Second, all published studies in journal articles must be interpreted in light of a large body of knowledge. If some particular study leans towards the importance of fomites for transmission instead of aerosols, one must ask if they are actually referring or studying this in a clinical, hospital environment (where there is high-risk of transmission) or a non-hospital environment. Evidently, being in a hospital setting is riskier than a work setting where only 10% of employees are physically present and are dispersed in distant cubicles and rarely spend more than a few minutes near each other. These two different settings are incomparable. Also, are they referencing an indoor activity or an outdoor activity? Being indoors with people is riskier than being outdoors, since outdoors the droplets and aerosols become diluted and dispersed into the atmosphere. Also, there is the issue of viral load: there is a need for a viral load (or amount of viral particles–virions–in the surrounding area) to be present for infection to take place. People do not usually become infected because people cross each other in the mall who may be covered or not covered. People become infected in gatherings where they spend more than several to dozens of minutes together…this allows viral loads to increase in the surrounding area, encouraging the intake of virions into people’s upper respiratory tract and mucous membranes. Also, I have learned in the Virology lectures by Dr. Vincent Racaniello that not all virions are infectious. Some virus particles are not infectious due to nucleotide mutations, virion damages (damages to the Spike protein?), or environmental factors that prevent some virions particles from infecting cells. Also, I learned that not all cells are permissive or susceptible to infection: they may not permit virions to get inside or may not be susceptible to getting virions inside. SARS-CoV-2 is not conscious…it will collide randomly with cells and cells that are permissive or susceptible need to have ACE2 receptors to allow the SARS-CoV-2 Spike protein to attach to ACE2 and get inside via endocytosis. From here, people will react in a variety of ways depending on the immune system and dietary factors (e.g., Zinc, Vitamin D, etc.).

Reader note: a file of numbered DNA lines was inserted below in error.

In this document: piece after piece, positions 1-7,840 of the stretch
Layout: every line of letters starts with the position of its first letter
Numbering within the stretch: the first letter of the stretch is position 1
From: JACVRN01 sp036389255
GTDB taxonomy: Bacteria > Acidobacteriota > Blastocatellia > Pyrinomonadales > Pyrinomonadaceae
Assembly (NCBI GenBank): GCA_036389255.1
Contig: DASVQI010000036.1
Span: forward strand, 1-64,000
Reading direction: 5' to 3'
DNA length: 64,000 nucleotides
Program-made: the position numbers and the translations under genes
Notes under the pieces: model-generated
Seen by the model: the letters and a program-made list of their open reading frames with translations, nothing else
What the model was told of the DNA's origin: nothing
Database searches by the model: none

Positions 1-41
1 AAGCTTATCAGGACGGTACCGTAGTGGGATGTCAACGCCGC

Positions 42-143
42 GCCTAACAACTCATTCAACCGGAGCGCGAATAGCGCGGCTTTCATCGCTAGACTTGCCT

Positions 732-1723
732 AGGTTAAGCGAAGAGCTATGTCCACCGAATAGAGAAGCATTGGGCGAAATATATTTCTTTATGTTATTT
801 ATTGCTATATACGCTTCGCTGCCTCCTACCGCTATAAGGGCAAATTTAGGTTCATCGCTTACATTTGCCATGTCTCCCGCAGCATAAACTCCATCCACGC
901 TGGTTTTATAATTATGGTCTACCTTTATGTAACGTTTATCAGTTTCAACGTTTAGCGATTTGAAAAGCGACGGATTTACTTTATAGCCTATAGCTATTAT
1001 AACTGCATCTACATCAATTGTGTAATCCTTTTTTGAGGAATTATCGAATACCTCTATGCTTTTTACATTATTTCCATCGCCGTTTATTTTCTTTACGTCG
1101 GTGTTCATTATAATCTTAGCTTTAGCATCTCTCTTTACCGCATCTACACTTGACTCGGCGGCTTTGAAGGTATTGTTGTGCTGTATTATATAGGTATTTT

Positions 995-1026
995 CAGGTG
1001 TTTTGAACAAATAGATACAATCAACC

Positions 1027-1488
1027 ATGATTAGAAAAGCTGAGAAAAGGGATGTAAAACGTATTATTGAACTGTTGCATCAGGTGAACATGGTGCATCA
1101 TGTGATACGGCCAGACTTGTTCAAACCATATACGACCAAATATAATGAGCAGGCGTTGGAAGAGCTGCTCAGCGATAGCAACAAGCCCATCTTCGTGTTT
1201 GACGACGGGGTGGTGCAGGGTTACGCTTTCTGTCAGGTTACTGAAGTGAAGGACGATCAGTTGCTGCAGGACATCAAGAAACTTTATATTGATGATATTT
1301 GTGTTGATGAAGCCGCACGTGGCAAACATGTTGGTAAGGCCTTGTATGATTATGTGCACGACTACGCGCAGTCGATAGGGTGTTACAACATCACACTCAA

In the end, I do not mind if people want to disinfect this or that object, but I better not hear from them bashing comments that attack other people when those other people actually wear masks properly but may not disinfect objects or surfaces. In a similar way, those people who want to disinfect objects or surfaces better be more careful with their masks if they want to be consistent, or if they want to be outspoken about it. The fact is that fomite transmission is not what caused the pandemic nor is it driving it. Fomite transmission is possible, but it is insignificant. Droplet transmission is more important than fomite transmission in non-hospital settings (I don’t know if the same would be true in hospital settings, I think so but I am not sure). Aerosol transmission is real and far more significant than fomites and droplets.